Understanding the Issues: Federal Health Care Reform
Since the passage of the Affordable Care Act (ACA) in 2010, federal healthcare policy has been a major topic of discussion in Congress and on the campaign trail. Despite predictions of major healthcare reform during the early days of Donald Trump’s Presidency, all major healthcare reform bills in 2017 failed to pass Congress, putting a halt to consideration further discussion of the topic for the remainder of the Congressional term. Since then, the administration has taken incremental steps to reform health care and reduce the burden of federal regulation on businesses and individuals.
Recent History of Federal Health Care Policy
In May 2017, the House of Representatives passed the American Health Care Act, which would have repealed most provisions of the ACA and made reforms to Medicaid funding, including creating block grants for the states to use to fund the health care program. The Senate ultimately voted 49-51 to reject the bill, ending the chances of passing a major health care reform bill for the rest of the year. Since the failure of this large-scale repeal package, the federal government has taken steps to repeal portions of the ACA and other federal health care mandates.
The most significant change enacted under the Trump Administration has been the repeal of the ACA’s mandate that all individuals must have health insurance or pay a penalty to the IRS. This individual mandate was repealed as a part of the Tax Cuts and Jobs Act and removes a tax penalty of between $695–$13,100 for individuals who do not have health care coverage. Additionally, in June 2018, the U.S. Department of Labor released a new rule expanding Association Health Plans (AHPs). These plans allow small employers or self-insured individuals to band together, by geography or industry, to enroll in health care plans similar to those offered by large employers. Supporters of AHPs argue that the plans offer small businesses more choice at a lower cost, reducing the burden of health care on businesses’ bottom lines.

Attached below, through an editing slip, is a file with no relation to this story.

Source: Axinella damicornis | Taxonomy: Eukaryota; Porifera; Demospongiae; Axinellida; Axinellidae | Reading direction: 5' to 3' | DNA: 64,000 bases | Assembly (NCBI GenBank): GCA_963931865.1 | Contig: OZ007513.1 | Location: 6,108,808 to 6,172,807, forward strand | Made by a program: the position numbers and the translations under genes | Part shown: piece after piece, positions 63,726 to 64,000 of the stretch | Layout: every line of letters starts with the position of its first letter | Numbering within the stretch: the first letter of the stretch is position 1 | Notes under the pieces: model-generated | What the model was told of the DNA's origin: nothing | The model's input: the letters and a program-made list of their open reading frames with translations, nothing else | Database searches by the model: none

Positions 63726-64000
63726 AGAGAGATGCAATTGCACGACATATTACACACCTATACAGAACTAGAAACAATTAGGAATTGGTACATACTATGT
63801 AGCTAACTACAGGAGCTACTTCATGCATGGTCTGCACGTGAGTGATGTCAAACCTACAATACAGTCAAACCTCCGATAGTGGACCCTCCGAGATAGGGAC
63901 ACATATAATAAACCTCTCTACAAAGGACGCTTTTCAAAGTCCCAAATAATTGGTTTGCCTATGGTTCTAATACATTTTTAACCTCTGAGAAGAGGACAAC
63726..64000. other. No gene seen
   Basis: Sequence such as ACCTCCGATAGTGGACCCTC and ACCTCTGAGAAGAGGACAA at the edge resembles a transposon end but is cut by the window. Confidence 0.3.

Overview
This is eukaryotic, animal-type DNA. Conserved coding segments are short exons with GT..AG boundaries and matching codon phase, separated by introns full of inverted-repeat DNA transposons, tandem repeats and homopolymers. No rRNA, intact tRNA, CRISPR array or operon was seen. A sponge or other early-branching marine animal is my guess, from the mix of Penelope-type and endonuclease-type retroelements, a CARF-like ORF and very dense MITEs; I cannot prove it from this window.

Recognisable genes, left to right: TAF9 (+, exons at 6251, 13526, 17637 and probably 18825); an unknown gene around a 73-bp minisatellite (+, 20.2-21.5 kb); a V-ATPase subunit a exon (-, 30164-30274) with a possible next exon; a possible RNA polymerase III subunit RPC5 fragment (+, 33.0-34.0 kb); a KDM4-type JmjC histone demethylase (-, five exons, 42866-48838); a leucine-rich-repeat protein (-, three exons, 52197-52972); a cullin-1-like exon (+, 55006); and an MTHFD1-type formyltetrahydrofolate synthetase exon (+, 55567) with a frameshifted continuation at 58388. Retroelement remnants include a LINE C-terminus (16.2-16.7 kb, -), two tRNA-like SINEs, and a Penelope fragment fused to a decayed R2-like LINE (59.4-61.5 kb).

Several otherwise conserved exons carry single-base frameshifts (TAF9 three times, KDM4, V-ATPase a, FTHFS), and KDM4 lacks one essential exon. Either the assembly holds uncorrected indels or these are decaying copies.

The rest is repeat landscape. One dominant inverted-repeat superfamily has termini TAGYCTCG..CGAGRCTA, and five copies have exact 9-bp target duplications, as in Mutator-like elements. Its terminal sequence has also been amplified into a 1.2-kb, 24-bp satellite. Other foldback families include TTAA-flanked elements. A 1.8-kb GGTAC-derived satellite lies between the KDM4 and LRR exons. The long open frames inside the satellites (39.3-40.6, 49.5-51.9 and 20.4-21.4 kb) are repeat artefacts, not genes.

Employer-sponsored health insurance is by far the largest source of health insurance for Oklahomans. Approximately half of all Oklahomans receive their health insurance from an employer. The next largest sources of health insurance come from Medicaid and Medicare, which cover about 1-in-5 and 1-in-6 Oklahomans, respectively.
Employer-sponsored health care costs are a major expense for business. The average employer-sponsored health care premium for an Oklahoma family is approximately $16,650 per year, of which the average Oklahoma employer will pay about one-third, according to the U.S. Department of Health and Human Services. Nationally, this cost has been on the rise, equating to a more than 12 percent increase from 2013 to 2016.
Many factors can lead to higher employer health care costs — and therefore a higher cost of doing business — for Oklahoma employers. One contributor is the hidden costs of uncompensated care. Uncompensated care occurs when uninsured individuals require health care and are unable to pay the bill. Oklahoma hospitals provide over $550 million in uncompensated care per year, and are forced to shift these to their insured customers through higher service prices.
Oklahoma is in the bottom 10 states for its rate of uninsured individuals, with approximately 1 in 10 Oklahomans without health insurance. Oklahoma also has the 9th highest rate of uncompensated care, equating to more than half a billion dollars in uncompensated costs annually for Oklahoma hospitals alone.
Possible Next Steps
Access to affordable health care coverage is integral in creating a business-friendly environment in Oklahoma, both for the health care industry as well as all Oklahoma employers. Policies that increase the cost of health care in Oklahoma discourage business development and harm Oklahoma’s potential for long-term economic development. As the Trump Administration pushes for additional reforms, the federal government may look to giving states more control over health care policies and programs. One approach Congress may use achieve this goal is broadening the innovation waiver currently afforded states under the ACA. This waiver, also called the Section 1332 waiver, allows states to be exempt from specific provisions of the law, including the mandate that employers provide certain employees with healthcare, as well as requirements for qualified health plans, mandated health benefits, tax credits and subsidies, and exchanges, if they can demonstrate alternative health care plans more appropriately meet their state’s unique needs.